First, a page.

October 22nd, 2008
Submitted by EARS volunteer Jennifer Muller of Houston (pictured below), about her recent deployment to help animals affected by Hurricane Ike, Beaumont, Texas
I intended to write this much sooner — it is amazing how quickly your day-to-day life takes over the moment you return home from a deployment!
The morning after Hurricane Ike swept across our region, I realized that EARS would likely be called in to help. Once the flood waters began to subside, I walked through the neighborhood with my parents to survey the damage. What a mess. Huge trees were uprooted, some of which had unfortunately landed directly on homes. Several trees were now blocking major streets in our area and there wasn’t a functioning street light to be found. People began to appear outside of their homes to clean up the debris that Ike left behind. Most of us were now without power and/or water.
The night before Ike made landfall, I packed up my pets, left my home and drove to my parents’ house, which is also in Houston. The media had indicated that evacuation wasn’t necessary for our area, so we decided to wait out the storm together…pets and all!
Two days after Ike’s arrival, my blackberry began to receive e-mails again, one of which was from United Animal Nations (UAN) asking if I would be able to deploy with the Emergency Animal Rescue Service (EARS) to Beaumont, Texas in an effort to help Ike evacuees and their pets. I spent two weekends in Beaumont and traveled home to Houston during the work week to keep up with my job responsibilites as an intellectual property paralegal.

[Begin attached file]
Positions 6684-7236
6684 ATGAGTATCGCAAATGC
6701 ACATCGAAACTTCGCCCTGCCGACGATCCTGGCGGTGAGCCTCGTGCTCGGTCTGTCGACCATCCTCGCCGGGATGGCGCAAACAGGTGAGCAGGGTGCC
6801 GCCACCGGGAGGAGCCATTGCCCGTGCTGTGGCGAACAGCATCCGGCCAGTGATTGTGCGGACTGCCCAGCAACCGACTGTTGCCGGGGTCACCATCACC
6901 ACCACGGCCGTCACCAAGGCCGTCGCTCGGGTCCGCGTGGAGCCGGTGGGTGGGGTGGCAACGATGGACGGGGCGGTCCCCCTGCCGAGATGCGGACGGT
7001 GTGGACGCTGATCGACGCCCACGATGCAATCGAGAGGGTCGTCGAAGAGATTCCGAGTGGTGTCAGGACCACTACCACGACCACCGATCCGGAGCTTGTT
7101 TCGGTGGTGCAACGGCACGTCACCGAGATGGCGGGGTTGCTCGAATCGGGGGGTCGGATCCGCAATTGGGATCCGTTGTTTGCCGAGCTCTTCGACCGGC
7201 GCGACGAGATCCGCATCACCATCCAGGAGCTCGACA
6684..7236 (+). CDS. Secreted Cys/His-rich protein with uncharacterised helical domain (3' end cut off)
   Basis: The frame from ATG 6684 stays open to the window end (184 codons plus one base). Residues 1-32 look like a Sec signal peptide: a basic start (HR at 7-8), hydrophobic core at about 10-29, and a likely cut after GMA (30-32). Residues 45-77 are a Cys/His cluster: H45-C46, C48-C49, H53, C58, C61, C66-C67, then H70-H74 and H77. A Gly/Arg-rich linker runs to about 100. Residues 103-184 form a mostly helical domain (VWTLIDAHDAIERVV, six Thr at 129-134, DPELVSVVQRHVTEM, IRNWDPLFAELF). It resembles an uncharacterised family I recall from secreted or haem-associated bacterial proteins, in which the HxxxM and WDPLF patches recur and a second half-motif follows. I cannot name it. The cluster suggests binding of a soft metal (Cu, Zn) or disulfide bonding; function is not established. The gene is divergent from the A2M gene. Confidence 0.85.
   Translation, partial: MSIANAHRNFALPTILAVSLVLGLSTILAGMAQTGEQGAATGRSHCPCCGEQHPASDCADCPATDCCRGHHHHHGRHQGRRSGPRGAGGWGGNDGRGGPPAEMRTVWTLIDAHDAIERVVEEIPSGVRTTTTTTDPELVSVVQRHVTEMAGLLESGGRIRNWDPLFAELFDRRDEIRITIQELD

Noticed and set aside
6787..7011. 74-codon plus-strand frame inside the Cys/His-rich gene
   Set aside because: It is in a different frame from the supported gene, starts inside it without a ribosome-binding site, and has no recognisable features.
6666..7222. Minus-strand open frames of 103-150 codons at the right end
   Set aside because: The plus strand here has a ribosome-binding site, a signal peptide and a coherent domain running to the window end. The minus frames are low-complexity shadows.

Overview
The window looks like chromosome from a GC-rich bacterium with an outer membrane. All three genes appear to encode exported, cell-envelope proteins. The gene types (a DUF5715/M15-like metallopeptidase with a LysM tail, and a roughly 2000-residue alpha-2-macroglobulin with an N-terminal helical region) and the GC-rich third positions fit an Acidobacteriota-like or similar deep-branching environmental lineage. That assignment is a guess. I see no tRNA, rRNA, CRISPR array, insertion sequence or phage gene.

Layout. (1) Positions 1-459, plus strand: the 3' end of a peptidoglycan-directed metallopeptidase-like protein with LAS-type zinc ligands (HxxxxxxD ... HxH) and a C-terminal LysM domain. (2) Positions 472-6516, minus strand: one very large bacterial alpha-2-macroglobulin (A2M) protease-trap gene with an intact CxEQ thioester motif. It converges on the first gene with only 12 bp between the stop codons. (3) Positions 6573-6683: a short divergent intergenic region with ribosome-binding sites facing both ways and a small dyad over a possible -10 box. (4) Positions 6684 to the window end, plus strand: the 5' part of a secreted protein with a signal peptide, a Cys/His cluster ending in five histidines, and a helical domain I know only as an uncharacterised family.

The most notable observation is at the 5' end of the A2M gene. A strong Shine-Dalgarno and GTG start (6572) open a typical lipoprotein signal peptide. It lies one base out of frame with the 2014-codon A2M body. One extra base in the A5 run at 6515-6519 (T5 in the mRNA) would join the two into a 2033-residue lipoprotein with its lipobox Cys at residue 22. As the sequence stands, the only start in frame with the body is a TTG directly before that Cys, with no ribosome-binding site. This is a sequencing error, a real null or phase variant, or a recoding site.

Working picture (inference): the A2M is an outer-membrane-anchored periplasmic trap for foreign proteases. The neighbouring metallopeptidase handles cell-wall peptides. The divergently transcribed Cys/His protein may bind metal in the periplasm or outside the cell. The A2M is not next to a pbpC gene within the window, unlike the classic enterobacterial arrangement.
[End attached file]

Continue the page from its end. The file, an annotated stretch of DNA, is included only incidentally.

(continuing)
I’ll never forget my first day at the shelter. I remember so vividly hearing and seeing so many dogs and cats (and two swans??? I must admit that I never expected to see swans at this deployment!) waiting as patiently as possible for their turn to be cared for. I immediately felt overwhelmed by the sights and sounds, but luckly, EARS Regional Director Karla Schulte was there to greet me and help me to understand the process that was already underway. After a brief discussion with Karla, I was ready to get to work cleaning cages, walking dogs, etc. The animals were clearly appreciative of their time with the volunteers. It really was an amazing feeling to realize how much of a difference the volunteers were making in the daily lives of these animals.
My advice for new volunteers going on their first deployment? No matter how prepared you may be for your trip, know that the unexpected can and likely will happen! Pack some ear plugs in case you are in a room working with a lot of barking dogs. Oh, and bring an eye mask to help you sleep … just in case you happen to be sleeping on the floor of a church gymnasium with its lights still on one evening!
I met and worked with some amazing people and animals in Beaumont. I can honestly say that volunteering with EARS was one of the most rewarding experiences of my life, and while I will never hope for another disaster such as Ike, I sincerely hope that I am invited to volunteer should disaster strike again.
Photos this post courtesy Jennifer Muller.